Same waterproof duffle bag, same failure. After my bag failed on the last trip
it was now Diane’s turn to have her exact same model bag fail, also along the ‘welded’ seam. Hers was so bad that only after a couple of times of handling the bag the seam kept separating almost all the way! Not good. Not only is it obviously no longer waterproof but there is the danger of stuff falling out when the seam separates at some place that we didn’t duct tape.
Time for a replacement. At least the timing couldn’t have been better since were heading into Denver. Side story: We bought the bag in 2009 at REI, a large outdoor equipment store that is known for its customer service and 100% satisfaction guarantee (as well has full retail prices 😉 ). So, I had no problem going to the customer service desk and explaining our situation. He looked up the original purchase and though explaining to me that the bag was old and weathered he would, this one time, ‘take care of me’ and refund the purchase price. Not bad. That’s a good way to build customer loyalty. That still left us without a replacement bag though since they no longer carried that style of top closable duffle. After speed searching through Walmart, Sports Authority, Cabelas, and REI again, we switched gears and settled on a 40L top loading dry bag. All is well with the added bonus of it being bright orange which adds to visibility while on the road.
When getting our gear ready for the trip I noticed that the seam sealing tape on the inside of the rain cover (fly) was starting to develop cracks and flaking off at points.
It didn’t register at first until one night, lying in bed going through camping gear in my mind it dawned on me that the tape was sealing the fly to make it waterproof. Oops. Not an issue, or so I thought, and went ahead and bought some seam sealing ‘goo’ at a local store. After fixing the places that had peeling seam tape I thought we were set. Wrong. After repeated pitching and taking the tent down during our trip the cracking and flaking just got worse, to the point that there were water drops at multiple places inside the tent when it finally rained.
We really like the tent, Nemo Losi 3P, and didn’t want to have to deal with finding a new tent while on the road so Diane contacted Nemo customer service via email, inquiring if it would be possible to purchase a replacement fly – over six years old we figured the tent was long out of warranty. Once again, customer service came through. The email response was quick and hinted that it might actually be a warranty issue. Since we were on the road pictures of the damage, the date we bought it, and the tent serial number would suffice to determine if we qualified for a free replacement. After sending the requested information we were indeed eligible for a free fly replacement! How cool is that, after six years.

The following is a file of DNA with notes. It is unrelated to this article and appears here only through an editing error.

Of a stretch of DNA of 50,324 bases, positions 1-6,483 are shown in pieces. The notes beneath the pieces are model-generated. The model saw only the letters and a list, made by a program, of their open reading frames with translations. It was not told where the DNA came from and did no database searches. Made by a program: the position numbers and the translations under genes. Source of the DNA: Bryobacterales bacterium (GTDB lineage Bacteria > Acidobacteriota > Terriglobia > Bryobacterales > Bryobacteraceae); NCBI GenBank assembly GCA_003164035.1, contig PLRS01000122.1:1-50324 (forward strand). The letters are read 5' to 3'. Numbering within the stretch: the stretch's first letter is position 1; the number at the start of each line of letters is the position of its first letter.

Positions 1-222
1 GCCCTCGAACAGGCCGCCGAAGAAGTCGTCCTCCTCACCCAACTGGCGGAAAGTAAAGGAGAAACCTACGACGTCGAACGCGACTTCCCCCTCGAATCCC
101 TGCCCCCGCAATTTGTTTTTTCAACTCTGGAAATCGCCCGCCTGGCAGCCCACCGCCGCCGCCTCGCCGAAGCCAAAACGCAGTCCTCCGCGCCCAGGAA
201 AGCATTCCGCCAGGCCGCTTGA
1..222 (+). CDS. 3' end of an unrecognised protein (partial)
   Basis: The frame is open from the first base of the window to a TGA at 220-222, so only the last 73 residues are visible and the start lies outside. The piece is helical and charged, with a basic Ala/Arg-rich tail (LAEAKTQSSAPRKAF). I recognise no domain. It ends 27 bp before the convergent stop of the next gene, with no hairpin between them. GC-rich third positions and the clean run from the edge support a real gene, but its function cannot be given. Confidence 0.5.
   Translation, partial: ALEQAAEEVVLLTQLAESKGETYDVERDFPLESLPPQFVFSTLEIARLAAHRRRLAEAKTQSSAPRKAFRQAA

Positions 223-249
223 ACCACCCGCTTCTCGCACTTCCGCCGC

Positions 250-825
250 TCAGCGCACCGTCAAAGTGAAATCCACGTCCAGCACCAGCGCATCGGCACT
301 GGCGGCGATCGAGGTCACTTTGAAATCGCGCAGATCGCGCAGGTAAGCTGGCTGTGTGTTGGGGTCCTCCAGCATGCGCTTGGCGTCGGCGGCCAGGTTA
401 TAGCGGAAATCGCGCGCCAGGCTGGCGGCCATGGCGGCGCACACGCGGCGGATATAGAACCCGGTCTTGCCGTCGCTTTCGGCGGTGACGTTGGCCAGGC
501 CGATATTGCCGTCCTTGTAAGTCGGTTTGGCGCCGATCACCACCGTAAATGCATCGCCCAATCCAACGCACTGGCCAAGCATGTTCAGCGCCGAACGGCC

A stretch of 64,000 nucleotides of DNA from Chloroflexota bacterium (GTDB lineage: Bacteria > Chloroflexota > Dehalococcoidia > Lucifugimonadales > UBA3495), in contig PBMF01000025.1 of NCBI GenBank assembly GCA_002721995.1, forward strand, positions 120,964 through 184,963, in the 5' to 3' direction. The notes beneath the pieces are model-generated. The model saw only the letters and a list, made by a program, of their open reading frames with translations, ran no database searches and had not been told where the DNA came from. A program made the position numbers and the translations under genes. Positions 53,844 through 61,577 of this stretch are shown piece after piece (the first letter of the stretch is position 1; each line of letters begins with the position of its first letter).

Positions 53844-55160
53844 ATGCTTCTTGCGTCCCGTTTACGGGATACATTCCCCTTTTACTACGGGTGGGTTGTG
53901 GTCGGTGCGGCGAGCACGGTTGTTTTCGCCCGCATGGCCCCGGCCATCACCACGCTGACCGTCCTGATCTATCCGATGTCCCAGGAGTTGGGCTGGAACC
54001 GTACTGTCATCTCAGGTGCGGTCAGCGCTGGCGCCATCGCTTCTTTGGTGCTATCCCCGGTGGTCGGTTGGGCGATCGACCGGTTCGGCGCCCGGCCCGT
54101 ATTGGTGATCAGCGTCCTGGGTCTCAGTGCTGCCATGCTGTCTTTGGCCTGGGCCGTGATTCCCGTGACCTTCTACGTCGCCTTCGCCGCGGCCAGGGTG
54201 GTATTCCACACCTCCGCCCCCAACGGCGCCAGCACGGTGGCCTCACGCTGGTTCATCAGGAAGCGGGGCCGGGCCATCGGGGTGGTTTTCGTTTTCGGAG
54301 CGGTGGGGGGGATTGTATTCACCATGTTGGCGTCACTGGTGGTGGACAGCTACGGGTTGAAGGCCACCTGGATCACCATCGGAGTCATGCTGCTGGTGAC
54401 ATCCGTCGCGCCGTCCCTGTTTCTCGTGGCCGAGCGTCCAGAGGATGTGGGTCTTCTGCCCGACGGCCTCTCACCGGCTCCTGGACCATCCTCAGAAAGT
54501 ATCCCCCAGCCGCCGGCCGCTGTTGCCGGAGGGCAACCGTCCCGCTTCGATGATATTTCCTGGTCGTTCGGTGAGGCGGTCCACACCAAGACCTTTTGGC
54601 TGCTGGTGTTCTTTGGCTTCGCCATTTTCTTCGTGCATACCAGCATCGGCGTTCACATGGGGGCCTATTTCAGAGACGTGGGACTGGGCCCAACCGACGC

OK, first hurdle taken. Now, what address to ship the replacement to? This was Tuesday morning in South Fork, CO. After talking to our customer service representative and confirming that they can ship ‘2nd day’ guaranteed delivery (for a small fee in relation to the cost of a new tent), we looked at the Utah map and determined that we could be in Moab, UT in two days. We looked up a campground, made the reservation and gave the address to customer service. Shortly thereafter we had an order confirmation for the cost of shipping and later that evening a FedEx tracking number.
Easy enough, right? Almost. When we get to the campground we specified as our delivery address we don’t like it at all. It wasn’t a traditional campground but rather a partially converted site with permanent residents/trailers. We didn’t like the ‘vibe’, dogs and kids running loose, run down trailers, not so nice bathrooms and showers. It didn’t feel right and we weren’t going to stay there for the night if we could help it. So now what? It’s 15:45 and we need to find another campground. We could have called around but we weren’t going to make the same mistake twice and book something we hadn’t seen so I headed out on the bike to check out other campgrounds in Moab. To make a long story short, I didn’t find anything and was resigned to spending the night at the original campground. As I rode back I spotted a tent area in a campground that originally looked like it was RV only. A quick turnaround to check closer showed it was clean and they had availability. Sold. I went back to get Diane and we checked in amongst a group of girl scouts that took a bunch of the remaining spots causing a bit of a panic thinking we were too late. It all worked out and we were in. OK, first problem solved.
Now, to change the delivery address for our FedEx tent cover replacement. Again, this should be simple but not so. Because the campground has a commercial address FedEx wouldn’t allow me to change it. Only the shipper could. The shipper is out of New Hampshire so they were long gone for the day. By the time she saw our email the next day (day of the scheduled delivery) it was too late. Oh well, since we had paid for the camping spot where the package would be delivered we hoped we’d be OK. And we were, the package was successfully delivered and when I picked it up the clerk that checked us in was even nice enough to give us a partial refund since we ended up not staying there. Life is good.